Heat, Oestrus, Estrus
All of the above terms are correct in describing female cats' periods of receptiveness to mating, but I will refer to them as the more often-used "heat cycles."
The Breeding Season in Cats
The breeding season in cats is practically year-round, running as early as February, and as late as December, but in the western hemisphere, March through September is generally regarded as the breeding season.
Rescue people dread "Kitten Season" because it means that in kill shelters, the new crop of kittens will eliminate any chances of adoption for older cats, including last year's kittens. If for no other reason, this alone is ample justification for the spaying and neutering of pet cats.
Heat Cycles in Cats
Cats are referred to as "polyestrus," which means that they will go into heat cycles periodically during their fertile years. These heat cycles may start as early as the fourth or fifth month of a kitten's life, and will continue until she is either bred or spayed. Many veterinarians now practice early spay and neuter for this reason. Heat cycles in cats last from several days to two weeks or longer, and repeat every two to three weeks. You can see then, how a female cat may almost always seem to be in heat.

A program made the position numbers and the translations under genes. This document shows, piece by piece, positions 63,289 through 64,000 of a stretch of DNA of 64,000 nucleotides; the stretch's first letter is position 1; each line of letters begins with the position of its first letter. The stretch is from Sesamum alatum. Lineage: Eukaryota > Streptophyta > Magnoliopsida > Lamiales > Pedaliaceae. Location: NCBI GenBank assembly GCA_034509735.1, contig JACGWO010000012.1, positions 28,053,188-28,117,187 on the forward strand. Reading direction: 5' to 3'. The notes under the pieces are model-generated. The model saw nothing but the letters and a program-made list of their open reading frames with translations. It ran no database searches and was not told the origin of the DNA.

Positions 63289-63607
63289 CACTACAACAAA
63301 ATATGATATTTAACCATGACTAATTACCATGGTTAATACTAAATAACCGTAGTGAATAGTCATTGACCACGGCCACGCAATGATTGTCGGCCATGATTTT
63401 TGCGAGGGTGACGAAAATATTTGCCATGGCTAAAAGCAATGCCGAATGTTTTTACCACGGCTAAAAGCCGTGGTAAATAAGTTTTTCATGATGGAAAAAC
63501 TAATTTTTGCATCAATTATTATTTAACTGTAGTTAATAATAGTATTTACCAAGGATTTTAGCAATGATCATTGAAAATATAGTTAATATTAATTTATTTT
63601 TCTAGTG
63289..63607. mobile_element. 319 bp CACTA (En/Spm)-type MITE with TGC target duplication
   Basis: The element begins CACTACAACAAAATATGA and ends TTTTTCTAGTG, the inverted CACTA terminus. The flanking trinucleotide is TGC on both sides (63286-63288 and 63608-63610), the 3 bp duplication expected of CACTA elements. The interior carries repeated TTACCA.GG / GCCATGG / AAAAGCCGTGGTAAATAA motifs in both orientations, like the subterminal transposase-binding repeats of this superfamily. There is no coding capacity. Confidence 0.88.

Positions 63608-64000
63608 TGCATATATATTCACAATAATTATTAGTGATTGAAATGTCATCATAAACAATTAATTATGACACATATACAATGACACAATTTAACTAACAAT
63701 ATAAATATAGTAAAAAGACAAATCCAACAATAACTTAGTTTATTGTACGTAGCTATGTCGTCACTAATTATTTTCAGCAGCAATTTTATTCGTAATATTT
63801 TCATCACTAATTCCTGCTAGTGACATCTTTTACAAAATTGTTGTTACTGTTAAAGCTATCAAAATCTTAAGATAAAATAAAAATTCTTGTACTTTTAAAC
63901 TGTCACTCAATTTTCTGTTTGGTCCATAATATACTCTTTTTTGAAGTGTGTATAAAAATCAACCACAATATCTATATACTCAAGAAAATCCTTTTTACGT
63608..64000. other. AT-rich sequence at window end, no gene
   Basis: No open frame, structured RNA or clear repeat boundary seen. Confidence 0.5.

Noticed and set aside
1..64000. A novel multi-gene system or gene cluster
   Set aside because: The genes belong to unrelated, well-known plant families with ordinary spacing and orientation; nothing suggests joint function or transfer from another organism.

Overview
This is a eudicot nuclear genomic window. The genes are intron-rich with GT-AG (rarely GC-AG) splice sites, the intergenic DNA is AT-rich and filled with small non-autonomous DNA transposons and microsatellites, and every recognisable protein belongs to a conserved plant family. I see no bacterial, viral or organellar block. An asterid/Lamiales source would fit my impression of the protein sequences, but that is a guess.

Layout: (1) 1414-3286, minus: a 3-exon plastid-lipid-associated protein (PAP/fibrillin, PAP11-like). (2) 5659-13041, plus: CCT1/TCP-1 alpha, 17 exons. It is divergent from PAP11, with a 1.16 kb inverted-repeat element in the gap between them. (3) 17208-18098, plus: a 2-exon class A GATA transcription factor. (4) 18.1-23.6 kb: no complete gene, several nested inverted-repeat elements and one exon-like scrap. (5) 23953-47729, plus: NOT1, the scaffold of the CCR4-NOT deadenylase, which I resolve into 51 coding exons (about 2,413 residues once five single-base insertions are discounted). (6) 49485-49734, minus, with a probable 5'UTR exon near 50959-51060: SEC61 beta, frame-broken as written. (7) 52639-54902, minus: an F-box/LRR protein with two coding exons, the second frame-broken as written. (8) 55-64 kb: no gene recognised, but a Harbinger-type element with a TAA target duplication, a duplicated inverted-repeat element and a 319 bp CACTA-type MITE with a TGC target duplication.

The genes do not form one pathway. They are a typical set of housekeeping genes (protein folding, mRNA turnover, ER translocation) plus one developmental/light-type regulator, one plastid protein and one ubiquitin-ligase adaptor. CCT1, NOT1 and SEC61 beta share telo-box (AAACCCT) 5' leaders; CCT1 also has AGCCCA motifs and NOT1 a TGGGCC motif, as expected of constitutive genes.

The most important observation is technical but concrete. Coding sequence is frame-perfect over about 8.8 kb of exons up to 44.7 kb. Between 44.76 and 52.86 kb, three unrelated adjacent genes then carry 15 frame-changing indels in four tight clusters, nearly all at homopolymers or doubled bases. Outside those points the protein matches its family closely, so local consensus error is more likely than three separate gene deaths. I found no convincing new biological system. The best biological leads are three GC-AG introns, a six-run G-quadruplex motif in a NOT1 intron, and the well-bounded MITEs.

No one can say with any accuracy that heat cycles are painful to cats; however from the calling (loud yowling) and other symptoms they exhibit, it would appear that they are very uncomfortable.
For detailed information on how to tell if a female cat is in heat, see this how-to article. If you still are not certain, watch this video of a young cat in heat.
- Heat, oestrus, and estrus all refer to heat cycles in cats.
- The breeding season in cats lasts almost year-round.
- Heat cycles can start as early as four or five months in a female kitten.
- Heat cycles in cats last from several days to two weeks or more
- Heat cycles in cats repeat every two to three weeks until the cat is spayed or becomes pregnant.
- Heat cycles may cause pain or discomfort in cats.